Maitland Gibson was born in
1943 in Kilmarnock and
raised in the small Ayrshire village of Dunlop (where his mother still
lives) and went to Glasgow Academy before St Andrews,
where he gained an MA at the University of St. Andrews.
There he boxed for the
Scottish Universities team, was president of the Students’ Union, and won
the Sloan Prize in Lowland Scots composition, en route to winning the
scholarship that took him to Yale for another MA.
He came to Canada in 1967 and
entered the world of publishing in March 1968, as an editor with Doubleday
Canada. Through a series of accidents he found himself running an
editorial department at the age of 25, and publishing books set from
Newfoundland (Death on the Ice, by Cassie Brown) to British
Columbia (Vancouver, by Eric Nicol) and editing authors ranging
from Harry J. Boyle (The Great Canadian Novel) to Barry Broadfoot (Ten
He joined Macmillan of Canada
as Editorial Director in 1974 and became Publisher in 1979. In those years
he had the privilege of editing authors such as Morley Callaghan, Hugh
MacLennan, Bruce Hutchison, and Robertson Davies. Early in 1986 he joined
McClelland & Stewart as Editor and Publisher of a new line of books under
his own imprint, a first in Canada. Since then Douglas Gibson Books has
published works by authors such as Alice Munro, Peter Gzowski, Jack
Hodgins, James Houston, W.O. Mitchell and Mavis Gallant. In September,
1988 the Douglas Gibson Books line was reduced to three titles a year when
he became Publisher of McClelland & Stewart, overseeing all of its books
and attracting to the house many former associates, including Robertson
Davies, Ken Dryden, Myrna Kostash, Jeffrey Simpson, Michele Landsberg, Roy
MacGregor and Guy Vanderhaeghe. In June 2000 he became President and
Publisher of McClelland & Stewart.
As an old friend of Hugh
MacLennan, he was one of four eulogists at his funeral in Montreal in
1990. A year later the anthology Hugh MacLennan's Best, "selected
and edited by Douglas Gibson," was published, and in 1994 he contributed
to the University of Ottawa Press book Hugh MacLennan. He edited
the anthology The Merry Heart; Selections 1980-1995 by Robertson
Davies one year after Professor Davies' death, and he has since published
posthumous books by his friend W.O. Mitchell.
As a member of the publishing
community he has taught courses in editing to many groups, including the
Book Publishers' Professional Association and EAC, and contributed the
title chapter to the booklet "Author and Editor." From its creation in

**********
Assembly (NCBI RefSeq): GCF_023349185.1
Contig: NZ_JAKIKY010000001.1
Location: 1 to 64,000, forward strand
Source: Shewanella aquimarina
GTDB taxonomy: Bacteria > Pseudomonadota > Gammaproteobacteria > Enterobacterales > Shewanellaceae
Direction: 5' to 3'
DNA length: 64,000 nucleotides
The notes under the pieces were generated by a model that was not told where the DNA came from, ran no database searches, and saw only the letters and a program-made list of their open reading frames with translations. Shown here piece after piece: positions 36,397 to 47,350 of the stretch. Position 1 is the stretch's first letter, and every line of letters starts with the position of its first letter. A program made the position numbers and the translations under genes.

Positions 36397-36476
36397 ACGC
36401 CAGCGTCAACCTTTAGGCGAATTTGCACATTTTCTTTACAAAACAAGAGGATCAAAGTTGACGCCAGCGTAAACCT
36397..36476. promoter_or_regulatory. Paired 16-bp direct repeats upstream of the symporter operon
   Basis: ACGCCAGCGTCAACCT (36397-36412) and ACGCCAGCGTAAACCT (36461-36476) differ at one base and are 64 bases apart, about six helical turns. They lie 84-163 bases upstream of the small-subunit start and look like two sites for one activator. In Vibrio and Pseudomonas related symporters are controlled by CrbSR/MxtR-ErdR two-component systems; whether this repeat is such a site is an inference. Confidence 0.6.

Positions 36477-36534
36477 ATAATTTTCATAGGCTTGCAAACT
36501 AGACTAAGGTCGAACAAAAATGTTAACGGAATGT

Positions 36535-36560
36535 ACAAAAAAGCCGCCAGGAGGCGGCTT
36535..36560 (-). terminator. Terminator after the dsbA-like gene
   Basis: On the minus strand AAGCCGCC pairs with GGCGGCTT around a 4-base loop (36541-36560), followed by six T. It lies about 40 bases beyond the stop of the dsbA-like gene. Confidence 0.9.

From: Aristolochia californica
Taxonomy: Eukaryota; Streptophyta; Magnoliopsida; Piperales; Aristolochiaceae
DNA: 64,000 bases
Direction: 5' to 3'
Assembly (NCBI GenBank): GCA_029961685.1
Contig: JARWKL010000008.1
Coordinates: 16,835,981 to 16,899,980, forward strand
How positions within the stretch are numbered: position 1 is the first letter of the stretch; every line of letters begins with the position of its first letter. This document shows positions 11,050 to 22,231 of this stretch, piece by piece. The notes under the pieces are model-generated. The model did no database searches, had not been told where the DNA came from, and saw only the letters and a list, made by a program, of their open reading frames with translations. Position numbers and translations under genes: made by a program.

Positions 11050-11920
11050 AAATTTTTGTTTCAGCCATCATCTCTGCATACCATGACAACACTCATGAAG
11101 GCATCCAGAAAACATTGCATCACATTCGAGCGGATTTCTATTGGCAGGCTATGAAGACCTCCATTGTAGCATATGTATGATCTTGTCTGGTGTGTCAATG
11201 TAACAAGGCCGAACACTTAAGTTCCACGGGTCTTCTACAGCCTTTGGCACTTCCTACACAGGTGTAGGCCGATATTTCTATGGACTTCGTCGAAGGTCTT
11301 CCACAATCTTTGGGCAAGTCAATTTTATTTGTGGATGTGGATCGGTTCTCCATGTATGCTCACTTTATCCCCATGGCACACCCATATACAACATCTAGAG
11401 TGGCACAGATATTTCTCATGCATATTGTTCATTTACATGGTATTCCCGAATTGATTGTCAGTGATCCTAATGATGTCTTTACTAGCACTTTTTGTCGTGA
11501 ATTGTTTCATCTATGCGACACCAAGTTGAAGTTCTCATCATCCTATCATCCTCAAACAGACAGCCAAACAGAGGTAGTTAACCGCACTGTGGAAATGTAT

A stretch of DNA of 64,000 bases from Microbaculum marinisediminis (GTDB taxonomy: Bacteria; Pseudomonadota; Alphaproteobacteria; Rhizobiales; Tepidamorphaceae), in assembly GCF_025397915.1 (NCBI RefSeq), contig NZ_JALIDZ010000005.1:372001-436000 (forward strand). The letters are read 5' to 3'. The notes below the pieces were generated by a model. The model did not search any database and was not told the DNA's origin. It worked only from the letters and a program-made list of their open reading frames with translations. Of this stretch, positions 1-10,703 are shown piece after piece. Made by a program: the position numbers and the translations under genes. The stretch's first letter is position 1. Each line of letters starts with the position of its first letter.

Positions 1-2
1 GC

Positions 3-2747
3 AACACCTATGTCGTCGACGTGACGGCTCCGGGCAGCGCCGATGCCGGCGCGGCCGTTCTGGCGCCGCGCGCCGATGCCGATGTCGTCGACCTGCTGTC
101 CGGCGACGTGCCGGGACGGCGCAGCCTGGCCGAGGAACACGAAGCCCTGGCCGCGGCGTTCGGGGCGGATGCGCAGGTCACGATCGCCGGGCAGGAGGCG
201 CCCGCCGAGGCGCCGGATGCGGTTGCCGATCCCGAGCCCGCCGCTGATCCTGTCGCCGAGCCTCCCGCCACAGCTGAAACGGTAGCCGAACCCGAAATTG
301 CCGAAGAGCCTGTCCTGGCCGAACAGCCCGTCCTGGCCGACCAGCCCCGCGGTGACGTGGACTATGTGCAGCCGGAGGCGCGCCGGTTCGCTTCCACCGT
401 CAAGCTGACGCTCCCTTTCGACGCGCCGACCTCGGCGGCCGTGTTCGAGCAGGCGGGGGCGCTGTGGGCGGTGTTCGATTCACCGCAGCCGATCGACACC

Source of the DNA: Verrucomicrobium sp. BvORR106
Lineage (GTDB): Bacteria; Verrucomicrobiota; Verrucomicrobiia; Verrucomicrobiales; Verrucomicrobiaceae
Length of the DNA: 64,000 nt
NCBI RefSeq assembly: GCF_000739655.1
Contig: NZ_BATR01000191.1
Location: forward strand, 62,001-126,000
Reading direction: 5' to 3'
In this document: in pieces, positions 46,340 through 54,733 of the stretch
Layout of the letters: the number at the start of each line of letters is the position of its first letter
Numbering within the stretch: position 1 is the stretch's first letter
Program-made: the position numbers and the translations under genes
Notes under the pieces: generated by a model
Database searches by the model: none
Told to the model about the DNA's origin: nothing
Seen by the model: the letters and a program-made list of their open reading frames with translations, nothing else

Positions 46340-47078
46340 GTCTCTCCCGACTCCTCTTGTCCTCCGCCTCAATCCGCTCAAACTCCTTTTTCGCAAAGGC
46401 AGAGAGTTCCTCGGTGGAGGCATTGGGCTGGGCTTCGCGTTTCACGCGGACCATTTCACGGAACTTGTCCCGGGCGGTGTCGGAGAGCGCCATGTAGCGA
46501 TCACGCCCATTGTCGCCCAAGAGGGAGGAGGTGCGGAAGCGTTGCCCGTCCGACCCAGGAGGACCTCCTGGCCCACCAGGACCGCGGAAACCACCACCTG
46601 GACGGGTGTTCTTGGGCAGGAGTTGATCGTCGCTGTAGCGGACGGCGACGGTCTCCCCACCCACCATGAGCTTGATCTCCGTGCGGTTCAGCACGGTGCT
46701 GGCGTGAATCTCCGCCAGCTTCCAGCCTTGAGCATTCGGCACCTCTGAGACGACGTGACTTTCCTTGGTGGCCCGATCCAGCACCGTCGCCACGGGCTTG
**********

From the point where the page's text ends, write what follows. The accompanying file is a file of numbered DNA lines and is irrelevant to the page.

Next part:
1981 he was a Faculty Advisor to the Banff Publishing Workshop, and from
1985 to 1989 was the Co-Director of the course. He was the Chair of the
Advisory Board of the Canadian Centre for Studies in Publishing at Simon
Fraser University from 1988-1993 and is now an Honorary Advisory Board
Member, and an adjunct faculty member for the Master of Publishing program
at S.F.U. In 1995 he delivered the annual Hugh MacLennan Lecture at McGill
University. He is a member of the Quadrangle Society of Massey College,
and the Scottish Studies Board at the University of Guelph.
As a writer, his work has
appeared in the anthology, The Bumper Book, in a book on
Alistair MacLeod and in Saturday Night, Toronto Life, Books in
Canada, the National Post and the Globe and Mail, and one of
his pieces was nominated for a National Magazine Award for Humour. From
1981 till early in 1984 he was the weekly movie reviewer for the CBC radio
programme "Sunday Morning." In a more serious vein, he has given speeches
to groups as varied as the Canadian Oral History Association, the CNIB,
and the Canadian Institute of International Affairs, and he made the
keynote speech at the Ottawa press conference in 1987 that launched the
campaign "Don't Tax Reading." He spoke as a Canadian representative at the
International Publishers' Association Convention in London in 1988. As a
Council Member of Historica he has spoken at a number of Canadian Clubs.
In 1991 he received the
rarely-presented Canadian Booksellers' Association President's Award "for
the numerous important Canadian books and authors he has developed over
the years." Since that time his encounters with major M&S books - from
The Ice Storm to No Great Mischief, which he extracted from
Alistair MacLeod - and with authors ranging from Andy Russell to Toller
Cranston and from John Crosbie to Pierre Trudeau, have provided him with
material for many speeches across the country.
in demand as an
authority on Robert Burns (having translated his Address To A Haggis into
modern English) and has spoken at Burns Suppers in Toronto, Montreal, and
even been invited back to Scotland. He was elected First Vice-President of
The St. Andrew’s Society of Toronto in 2005.
In 2005 he was voted "Scot of the Year"
and honoured at the Tartan Day Dinner at Casa Loma in Toronto on 5th April
of two daughters, he lives in Toronto with his wife, Jane Brenneman
Douglas was awarded the "The
Order of Canada" in 2017.